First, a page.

A bit of the Ryerson Woods Preserve
When a show opens on Sunday, Monday feels like a weekend, especially when it also includes the ‘fall back’ aspect of daylight savings time. I’m sitting here in the wan November light, blogging, answering e-mail, finally organizing my over-cluttered MacBook desktop and chatting to a friend in NY about mimeograph machines; nice.
Brushwood; we exhibited in two lovely rooms, the foyer, and a wide long corridor that runs the length of the house, which has curved archways dividing it.
Shawn Sheehy and I worked hard but had a fine time installing Natural Cycles last week. One of the reasons I personally wanted to do the show was to interact with the fantastic, beautiful space in the historic Brushwood House. It had its quirks; we couldn’t use nails or even pushpins, so we rigged up more monofilament than I’ve used in perhaps 20 years. There were absolutely delightful quirks too, like a big selection of old cased taxidermy and plant specimen dioramas from the Field Museum. We had enormous fun selecting and arranging them to form wry dialogues with the works in the show.
Part of the Reading Room, where books and ‘books’ could be handled.
Shawn and I work and play well together, and it’s always a pleasure. Seren, Julia and the rest of the Brushwood staff were fantastic. We finished installing a day early. The night before the opening, Seren learned that several large Audubon prints that had been out being restored were returned to their original places, displacing some of the works. But it only took a quick 15 minutes before the opening to adjust the show, and two of the gorgeous prints added their own sweet conversations with nearby works, making it even better. I’ll have to go back to document properly; that will be a pleasure. Since I can’t yet add to my web site, I’ll make a separate page here on the blog for the show, identifying all the works and linking to the artists who have web sites, when I do. It’ll be soon!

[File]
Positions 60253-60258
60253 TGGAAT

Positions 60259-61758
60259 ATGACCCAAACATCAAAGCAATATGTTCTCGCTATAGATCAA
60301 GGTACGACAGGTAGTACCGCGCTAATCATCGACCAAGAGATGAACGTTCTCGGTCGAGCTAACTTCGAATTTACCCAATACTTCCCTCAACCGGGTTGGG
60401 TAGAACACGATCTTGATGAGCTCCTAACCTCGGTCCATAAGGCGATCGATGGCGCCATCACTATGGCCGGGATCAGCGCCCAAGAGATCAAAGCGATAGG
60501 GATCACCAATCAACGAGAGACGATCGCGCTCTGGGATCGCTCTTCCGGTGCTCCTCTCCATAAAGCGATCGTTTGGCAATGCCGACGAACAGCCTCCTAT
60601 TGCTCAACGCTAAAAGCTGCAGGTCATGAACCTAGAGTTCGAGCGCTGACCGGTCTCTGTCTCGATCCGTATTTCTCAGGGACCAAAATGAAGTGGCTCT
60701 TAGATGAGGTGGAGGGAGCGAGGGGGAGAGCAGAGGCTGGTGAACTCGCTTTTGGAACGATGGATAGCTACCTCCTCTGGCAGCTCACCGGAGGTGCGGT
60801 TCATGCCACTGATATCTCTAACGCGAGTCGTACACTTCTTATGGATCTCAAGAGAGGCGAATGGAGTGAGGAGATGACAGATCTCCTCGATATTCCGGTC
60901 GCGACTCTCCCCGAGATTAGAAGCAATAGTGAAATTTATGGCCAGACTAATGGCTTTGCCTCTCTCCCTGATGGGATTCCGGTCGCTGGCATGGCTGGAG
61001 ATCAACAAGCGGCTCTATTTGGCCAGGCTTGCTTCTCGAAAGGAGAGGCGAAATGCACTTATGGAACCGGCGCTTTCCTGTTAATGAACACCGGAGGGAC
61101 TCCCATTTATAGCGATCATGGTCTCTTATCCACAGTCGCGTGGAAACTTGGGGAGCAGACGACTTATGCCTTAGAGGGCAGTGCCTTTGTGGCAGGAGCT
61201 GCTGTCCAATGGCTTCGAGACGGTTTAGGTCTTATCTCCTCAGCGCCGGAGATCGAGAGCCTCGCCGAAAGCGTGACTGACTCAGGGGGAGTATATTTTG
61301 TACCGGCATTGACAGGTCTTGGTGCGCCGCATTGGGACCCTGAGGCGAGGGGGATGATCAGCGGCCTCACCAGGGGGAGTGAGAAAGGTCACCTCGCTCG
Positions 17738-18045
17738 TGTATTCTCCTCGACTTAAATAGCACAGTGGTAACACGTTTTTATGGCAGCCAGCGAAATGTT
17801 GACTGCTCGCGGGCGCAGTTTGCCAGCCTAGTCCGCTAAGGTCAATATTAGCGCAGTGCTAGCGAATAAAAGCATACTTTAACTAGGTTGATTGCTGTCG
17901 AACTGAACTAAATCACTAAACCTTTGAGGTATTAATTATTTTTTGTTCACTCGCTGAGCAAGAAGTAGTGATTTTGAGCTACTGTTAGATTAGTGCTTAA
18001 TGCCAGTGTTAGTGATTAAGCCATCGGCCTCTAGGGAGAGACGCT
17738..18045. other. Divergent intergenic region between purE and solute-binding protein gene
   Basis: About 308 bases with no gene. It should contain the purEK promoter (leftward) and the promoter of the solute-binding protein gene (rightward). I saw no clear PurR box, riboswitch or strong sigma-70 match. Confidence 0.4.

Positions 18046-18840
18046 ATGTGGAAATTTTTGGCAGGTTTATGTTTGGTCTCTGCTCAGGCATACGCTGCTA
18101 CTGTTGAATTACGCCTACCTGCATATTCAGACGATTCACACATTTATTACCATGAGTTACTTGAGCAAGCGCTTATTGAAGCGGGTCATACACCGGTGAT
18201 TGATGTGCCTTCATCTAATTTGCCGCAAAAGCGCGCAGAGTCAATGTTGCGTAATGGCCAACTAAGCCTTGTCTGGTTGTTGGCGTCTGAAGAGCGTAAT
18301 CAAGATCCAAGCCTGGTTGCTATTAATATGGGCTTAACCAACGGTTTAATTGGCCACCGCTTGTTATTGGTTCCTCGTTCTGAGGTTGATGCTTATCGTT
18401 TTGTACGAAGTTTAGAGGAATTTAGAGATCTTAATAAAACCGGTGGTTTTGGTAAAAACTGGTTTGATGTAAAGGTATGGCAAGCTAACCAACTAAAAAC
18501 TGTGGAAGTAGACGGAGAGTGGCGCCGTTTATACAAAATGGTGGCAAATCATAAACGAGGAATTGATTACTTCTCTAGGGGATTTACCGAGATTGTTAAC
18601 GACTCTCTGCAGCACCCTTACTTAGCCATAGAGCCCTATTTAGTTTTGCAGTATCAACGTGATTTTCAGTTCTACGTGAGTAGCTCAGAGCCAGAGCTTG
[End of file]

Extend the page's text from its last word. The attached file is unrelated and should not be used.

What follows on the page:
Yesterday’s opening was a pleasant surprise. I hadn’t expected many people to make the trek, but it was hugely well attended, with lots of unexpected familiar faces and a large unknown-to-me audience as well. Everyone was completely engaged with the work and then could walk straight out into the gorgeous Ryerson Woods preserve for another direct interaction, and return. There is a working farm (the roosters, sheep and goats were out), wide meadows, nearby paths through the woods with labeled trees and plant species, and miles of trails. Though the weather was windy and brisk, it wasn’t bracing, and inside, warmth – not just temperature – was palpable and perfect. We capped the day by celebrating with Paul at an excellent crab house on the way home, eating, talking, laughing. As the unsaved daylight faded, we basked in the glow of a tree covered in little blue lights.